“The Doctor of Nursing Practice [or DNP] degree is intended to create people who are prepared for practice-based leadership,” Rowe said. “They’re going to be leaders in implementation science. They’ll be skilled in translating evidence into clinical practice and then evaluating that by measuring patient outcomes at the population level, whether that’s a hospital unit or an outpatient clinic, and ensuring quality and safety in the highest level of care.” 

Equipping and providing a nursing workforce that can address health needs for rural and underserved areas in Texas aligns with the mission of the college and wider university, Dean of the College of Nursing Nancy Fahrenwald said.

“We have, by nature of being a historical land grant mission institution, an obligation and a responsibility to reach the people of the state with information that is taken from the university and their community,” Fahrenwald said. “Health and healthcare access across the state is a challenge for us.”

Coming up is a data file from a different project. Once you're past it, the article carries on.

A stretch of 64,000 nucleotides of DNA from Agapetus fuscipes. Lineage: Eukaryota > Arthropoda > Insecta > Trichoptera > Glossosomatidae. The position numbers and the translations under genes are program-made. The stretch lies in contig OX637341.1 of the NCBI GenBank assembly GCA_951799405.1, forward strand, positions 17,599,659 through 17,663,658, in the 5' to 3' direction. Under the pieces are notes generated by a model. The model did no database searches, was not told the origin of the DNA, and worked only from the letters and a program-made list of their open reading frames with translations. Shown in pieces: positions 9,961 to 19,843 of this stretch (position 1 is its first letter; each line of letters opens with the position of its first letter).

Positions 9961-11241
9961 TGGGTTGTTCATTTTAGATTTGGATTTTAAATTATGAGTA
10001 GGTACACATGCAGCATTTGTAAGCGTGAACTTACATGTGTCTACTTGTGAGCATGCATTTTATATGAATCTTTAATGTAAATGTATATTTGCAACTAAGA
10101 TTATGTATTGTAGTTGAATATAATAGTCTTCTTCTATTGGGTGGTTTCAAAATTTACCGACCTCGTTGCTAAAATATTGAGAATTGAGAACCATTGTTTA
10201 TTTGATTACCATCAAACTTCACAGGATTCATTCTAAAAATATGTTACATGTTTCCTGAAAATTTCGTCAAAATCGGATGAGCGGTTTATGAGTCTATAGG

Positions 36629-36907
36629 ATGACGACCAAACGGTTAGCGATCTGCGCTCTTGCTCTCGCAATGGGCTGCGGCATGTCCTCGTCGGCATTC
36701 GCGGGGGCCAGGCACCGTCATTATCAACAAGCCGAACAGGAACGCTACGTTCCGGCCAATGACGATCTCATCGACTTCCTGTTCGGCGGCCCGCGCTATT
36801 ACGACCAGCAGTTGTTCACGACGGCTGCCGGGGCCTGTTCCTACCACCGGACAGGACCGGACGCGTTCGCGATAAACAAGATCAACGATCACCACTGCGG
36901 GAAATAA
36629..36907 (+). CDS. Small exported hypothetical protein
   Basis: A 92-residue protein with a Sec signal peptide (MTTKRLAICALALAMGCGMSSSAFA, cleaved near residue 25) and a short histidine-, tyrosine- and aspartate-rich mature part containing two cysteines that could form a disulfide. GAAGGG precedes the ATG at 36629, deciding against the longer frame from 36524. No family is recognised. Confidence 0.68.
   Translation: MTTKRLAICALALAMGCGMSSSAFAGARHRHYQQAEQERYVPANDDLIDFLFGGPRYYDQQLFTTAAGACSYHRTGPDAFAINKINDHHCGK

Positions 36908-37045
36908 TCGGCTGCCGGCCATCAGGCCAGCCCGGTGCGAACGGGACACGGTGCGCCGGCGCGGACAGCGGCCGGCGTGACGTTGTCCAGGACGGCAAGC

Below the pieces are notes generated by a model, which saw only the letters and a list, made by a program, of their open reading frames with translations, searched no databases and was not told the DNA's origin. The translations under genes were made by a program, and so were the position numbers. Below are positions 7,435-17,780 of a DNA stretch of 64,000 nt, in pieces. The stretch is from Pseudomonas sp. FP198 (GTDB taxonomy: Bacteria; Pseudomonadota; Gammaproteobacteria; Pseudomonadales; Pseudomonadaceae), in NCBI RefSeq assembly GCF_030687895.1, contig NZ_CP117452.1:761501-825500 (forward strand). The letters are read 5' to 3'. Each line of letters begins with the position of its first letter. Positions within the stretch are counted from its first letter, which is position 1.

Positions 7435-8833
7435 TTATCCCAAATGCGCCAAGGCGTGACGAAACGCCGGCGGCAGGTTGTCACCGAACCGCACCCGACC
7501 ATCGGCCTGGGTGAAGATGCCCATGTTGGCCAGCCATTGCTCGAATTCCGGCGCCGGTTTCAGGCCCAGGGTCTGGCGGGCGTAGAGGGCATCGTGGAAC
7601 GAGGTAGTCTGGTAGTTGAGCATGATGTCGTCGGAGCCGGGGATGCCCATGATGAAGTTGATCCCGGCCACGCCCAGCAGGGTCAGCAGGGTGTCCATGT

The part-time, asynchronous program takes place over seven semesters. Advanced practice registered nurses have a base curriculum of 38 credit hours with a minimum of 500 clinical practice hours. All other applicants have 39 to 41 credit hours. Rowe said the program is geared toward students who have already earned a master’s degree in nursing and are currently working professionals. 

“The courses build on one another and culminate in what we call a Doctor of Nursing Practice scholarly project,” Rowe said. “[Students] actually implement a change in practice, either in the setting where they’re currently working or one of the settings that they discover in their clinical rotations.” 

When deciding between establishing a Ph.D. or practice doctorate program, associate nursing professor Cynthia Weston said A&M surveyed the surrounding community and its stakeholders. 

“Uniformly, they needed DNPs,” Weston said. “They wanted practice doctorates because these nurses prepared at this level are implementation scientists. They take the research that is out there, and they apply it into the practice settings to improve outcomes, lower health care cost and improve patient satisfaction and the patient experience in the healthcare system.”